Bury My Heart at King and James, a small collection of essays and poetry by Danielle Boissoneau, explores the intersections between gentrification and colonization. It was produced during Boissoneau’s residency at Hamilton Artists Inc. between April to August 2019, where she was “asked to write openly and creatively about, around, and beyond her experiences with gentrification in Hamilton.”
Boissoneau is an Indigiqueer Anishnaabekwe from the shorelines of the Great Lakes. Published in various magazines from across the country, she sees her words as tools to rebuild possibilities. Danielle is a mother, a writer, a seedkeeper, waterwalker and according to her daughter, quite infamous. She loves the land and the water.
The Inc. is celebrating the publication of Bury My Heart at King and James on Tuesday, January 19 (on Zoom) during an evening of storytelling, poetry, and music, featuring live music by Hamilton-based musicians Piper & Carson.
Leading up to the event, we chatted with Boissoneau about her chapbook.
Can you tell me about the title Bury My Heart at King and James? How did you arrive on it and what do you hope it evokes among readers?
As a young Anishnaabekwe reader, maybe 19, I was struck by the string of words Dee Brown used for his book, “Bury my Heart at Wounded Knee” (1970). Not only the title but the words inside the book that told the histories of settler colonial violence awakened something in me. It was an instrumental text in raising awareness of the brutal truth of how these countries were founded. So when I say “Bury my Heart at King and James” I’m conveying the grief I feel because before gentrification, there was colonization.
I hope folks can reflect on the impacts of colonization, not only on Indigenous peoples, but on the land and water. Believe it or not, there was a time when the Hamilton Harbour was beautiful, an actual paradise. I often grieve the ongoing violence against the water, and our people, the continued displacement we face. I think about the people who used to live here before King and James became such a booming intersection of distraction and hurriedness. I hope that people take the opportunity to continue learning about these connections.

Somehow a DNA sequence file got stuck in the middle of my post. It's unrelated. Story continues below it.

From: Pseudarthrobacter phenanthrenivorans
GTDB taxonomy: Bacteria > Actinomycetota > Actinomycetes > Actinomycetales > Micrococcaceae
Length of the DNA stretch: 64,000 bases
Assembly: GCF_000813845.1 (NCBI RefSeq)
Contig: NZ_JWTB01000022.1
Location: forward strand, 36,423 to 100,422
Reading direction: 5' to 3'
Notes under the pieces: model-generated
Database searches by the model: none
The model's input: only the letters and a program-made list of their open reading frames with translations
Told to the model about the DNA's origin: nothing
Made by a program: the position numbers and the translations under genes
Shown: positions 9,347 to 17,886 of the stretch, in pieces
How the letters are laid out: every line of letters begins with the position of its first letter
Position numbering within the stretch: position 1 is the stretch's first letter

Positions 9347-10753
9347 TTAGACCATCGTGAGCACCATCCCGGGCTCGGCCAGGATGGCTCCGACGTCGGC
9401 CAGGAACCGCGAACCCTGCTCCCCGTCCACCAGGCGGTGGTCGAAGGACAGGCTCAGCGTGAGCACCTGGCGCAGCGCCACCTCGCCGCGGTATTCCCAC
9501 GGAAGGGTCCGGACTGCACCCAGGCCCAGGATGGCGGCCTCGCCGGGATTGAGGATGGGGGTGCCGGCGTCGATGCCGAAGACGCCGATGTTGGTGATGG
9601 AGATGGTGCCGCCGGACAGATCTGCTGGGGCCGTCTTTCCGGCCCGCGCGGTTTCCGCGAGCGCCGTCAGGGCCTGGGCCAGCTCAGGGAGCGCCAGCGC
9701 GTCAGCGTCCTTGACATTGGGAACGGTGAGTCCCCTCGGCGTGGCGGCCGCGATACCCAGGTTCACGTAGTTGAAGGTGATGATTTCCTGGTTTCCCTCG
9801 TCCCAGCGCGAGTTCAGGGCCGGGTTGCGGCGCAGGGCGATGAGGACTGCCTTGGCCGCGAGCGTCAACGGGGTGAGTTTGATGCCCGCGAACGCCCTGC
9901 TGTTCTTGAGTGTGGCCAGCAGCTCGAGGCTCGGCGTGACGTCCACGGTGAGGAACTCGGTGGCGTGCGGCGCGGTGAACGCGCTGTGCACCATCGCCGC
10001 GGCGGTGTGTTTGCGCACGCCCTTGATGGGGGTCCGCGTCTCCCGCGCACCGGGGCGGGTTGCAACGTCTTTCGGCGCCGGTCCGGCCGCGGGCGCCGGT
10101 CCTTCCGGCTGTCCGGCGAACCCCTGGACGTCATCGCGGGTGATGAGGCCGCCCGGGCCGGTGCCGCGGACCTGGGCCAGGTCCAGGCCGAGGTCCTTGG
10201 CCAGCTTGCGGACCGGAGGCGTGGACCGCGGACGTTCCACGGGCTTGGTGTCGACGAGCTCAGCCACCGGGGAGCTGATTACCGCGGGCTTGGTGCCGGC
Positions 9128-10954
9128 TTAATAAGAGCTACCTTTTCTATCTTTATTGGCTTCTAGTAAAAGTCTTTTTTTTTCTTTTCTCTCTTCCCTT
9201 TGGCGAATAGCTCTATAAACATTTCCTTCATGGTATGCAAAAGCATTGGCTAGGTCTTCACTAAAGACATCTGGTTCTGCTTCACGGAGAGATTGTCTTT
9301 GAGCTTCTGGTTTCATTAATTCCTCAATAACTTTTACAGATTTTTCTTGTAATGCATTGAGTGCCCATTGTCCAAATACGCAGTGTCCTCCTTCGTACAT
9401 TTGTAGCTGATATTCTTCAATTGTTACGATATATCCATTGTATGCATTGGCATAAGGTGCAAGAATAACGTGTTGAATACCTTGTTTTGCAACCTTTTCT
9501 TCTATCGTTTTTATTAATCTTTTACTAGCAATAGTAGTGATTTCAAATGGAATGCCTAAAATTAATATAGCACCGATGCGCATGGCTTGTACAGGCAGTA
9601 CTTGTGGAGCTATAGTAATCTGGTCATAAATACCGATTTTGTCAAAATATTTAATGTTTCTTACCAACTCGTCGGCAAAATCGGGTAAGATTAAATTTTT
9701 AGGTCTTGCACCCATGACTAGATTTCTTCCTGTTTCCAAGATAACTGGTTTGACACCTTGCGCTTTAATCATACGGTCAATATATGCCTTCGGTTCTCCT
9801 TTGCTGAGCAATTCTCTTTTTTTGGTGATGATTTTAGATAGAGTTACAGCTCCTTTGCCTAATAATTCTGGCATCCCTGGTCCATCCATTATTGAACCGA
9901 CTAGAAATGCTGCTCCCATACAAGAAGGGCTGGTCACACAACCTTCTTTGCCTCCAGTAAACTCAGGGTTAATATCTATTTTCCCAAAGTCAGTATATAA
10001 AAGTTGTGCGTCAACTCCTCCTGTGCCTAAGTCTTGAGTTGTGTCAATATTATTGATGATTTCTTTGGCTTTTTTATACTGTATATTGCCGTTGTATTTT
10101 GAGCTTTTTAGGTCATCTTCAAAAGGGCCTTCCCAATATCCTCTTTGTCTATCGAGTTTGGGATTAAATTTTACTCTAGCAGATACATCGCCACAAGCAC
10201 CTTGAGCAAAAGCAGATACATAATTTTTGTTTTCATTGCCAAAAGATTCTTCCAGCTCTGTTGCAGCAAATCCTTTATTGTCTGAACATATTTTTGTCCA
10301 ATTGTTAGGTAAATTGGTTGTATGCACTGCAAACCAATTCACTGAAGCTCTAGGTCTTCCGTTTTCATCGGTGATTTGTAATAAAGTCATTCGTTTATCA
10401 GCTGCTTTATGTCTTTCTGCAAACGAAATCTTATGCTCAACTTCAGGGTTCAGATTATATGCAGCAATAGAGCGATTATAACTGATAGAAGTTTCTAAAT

There are many lines that struck me in your collection, but one really stood out to me: “They tried to gentrify my heart.” How do both gentrification and colonization feature in this collection?
Before gentrification, there was colonization, A constant replacement of people over and over. Writing this text helped me to articulate the complex feelings of ironic compassion I had for friends being gentrified out of their homes. Creatively, it came together when I read a zine that some Hamilton youth had written about where to get the best cheap food in downtown Hamilton. It is survival through the arts and I felt like there is something to say about unity and community building in the face of the ongoing violence off displacement.
Looking at 1492 Landback Lane, we see that colonization is ongoing. I used to bring my kids to places on King William where we’d meet with friends and hang out and laugh. But that’s gone now. For me, the thing about that line is that the emphasis is on tried – I know the beautiful folks holding it down at Landback Lane are laughing around the fire and there is the beauty and reclamation in that. For over 500 years, they’ve tried to hold my people down and we’re still here. I hope to share that hope with people who are being displaced from their homes because of gentrification
Can you tell me how Bury My Heart at King and James came to be? I’m hoping you can share a little bit about your role as Artist in Residence at Hamilton Artists Inc. and a little bit about your writing process.
In April 2019, I was invited to speak on a panel discussing creative actions and strategies to resist gentrification as part of an even bigger event called Pressure Points: Gentrification and the Arts in Hamilton, hosted by Hamilton Artists Inc. From there, I was invited to continue sharing my thoughts through their writer in residence program. I felt like it was an excellent opportunity to challenge myself, firstly because of my perspective on gentrification, as Anishnaabe kwe, and secondly it would mean turning my writing process upside down.
As a writer, a poet, my flow spouts from inspired connections and often, it’s like I can’t get to a pen and paper fast enough. The challenge here was that gentrification, or resistance to it, did not inspire me. I had to search for the connection and pull at the strings, I had to find the words, instead of having them come to me. It reminded me of what it might be like for non-Indigenous peoples to seek meaning beyond the cement, and the humdrum 9-5 mentality that pushes us to achieve, but not to connect. Writing this text helped me to empathize with people who have to search for meaning.
Places: An Evening of Storytelling, Poetry and Music
January 19, 2021
7:00 p.m. – 8:30 p.m. (On Zoom)
To get your copy of Bury My Heart at King and James, email firstname.lastname@example.org or click here for details.
Publications are free or by donation. All of the proceeds raised from Bury My Heart at King and James will be donated to 1492 Land Back Lane, the ongoing land dispute on Haudenosaunee territory.